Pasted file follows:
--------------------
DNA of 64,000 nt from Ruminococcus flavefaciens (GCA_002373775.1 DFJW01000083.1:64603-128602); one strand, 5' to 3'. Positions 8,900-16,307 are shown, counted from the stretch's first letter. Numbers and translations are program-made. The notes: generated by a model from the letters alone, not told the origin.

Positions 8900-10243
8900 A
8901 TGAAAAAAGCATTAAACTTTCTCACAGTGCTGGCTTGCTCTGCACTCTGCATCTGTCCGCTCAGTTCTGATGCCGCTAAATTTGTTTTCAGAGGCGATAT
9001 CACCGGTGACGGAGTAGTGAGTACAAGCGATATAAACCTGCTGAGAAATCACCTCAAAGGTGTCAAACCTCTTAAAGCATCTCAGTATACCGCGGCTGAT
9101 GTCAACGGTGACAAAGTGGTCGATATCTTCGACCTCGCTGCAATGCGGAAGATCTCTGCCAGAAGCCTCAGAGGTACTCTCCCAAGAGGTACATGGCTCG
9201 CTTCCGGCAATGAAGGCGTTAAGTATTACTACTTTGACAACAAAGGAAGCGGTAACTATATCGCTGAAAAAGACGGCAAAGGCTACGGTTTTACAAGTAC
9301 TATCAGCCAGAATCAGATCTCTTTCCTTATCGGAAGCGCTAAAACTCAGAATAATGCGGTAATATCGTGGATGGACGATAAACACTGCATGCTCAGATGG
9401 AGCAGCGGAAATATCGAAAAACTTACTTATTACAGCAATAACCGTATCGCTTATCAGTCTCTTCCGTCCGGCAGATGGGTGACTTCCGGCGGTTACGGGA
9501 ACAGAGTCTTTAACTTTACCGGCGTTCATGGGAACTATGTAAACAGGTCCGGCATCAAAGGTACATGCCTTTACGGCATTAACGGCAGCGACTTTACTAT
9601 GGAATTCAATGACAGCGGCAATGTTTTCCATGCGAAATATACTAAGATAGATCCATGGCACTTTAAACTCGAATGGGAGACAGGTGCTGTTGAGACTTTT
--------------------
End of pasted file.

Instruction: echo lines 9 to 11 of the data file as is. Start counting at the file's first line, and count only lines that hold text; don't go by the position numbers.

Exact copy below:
9401 AGCAGCGGAAATATCGAAAAACTTACTTATTACAGCAATAACCGTATCGCTTATCAGTCTCTTCCGTCCGGCAGATGGGTGACTTCCGGCGGTTACGGGA
9501 ACAGAGTCTTTAACTTTACCGGCGTTCATGGGAACTATGTAAACAGGTCCGGCATCAAAGGTACATGCCTTTACGGCATTAACGGCAGCGACTTTACTAT
9601 GGAATTCAATGACAGCGGCAATGTTTTCCATGCGAAATATACTAAGATAGATCCATGGCACTTTAAACTCGAATGGGAGACAGGTGCTGTTGAGACTTTT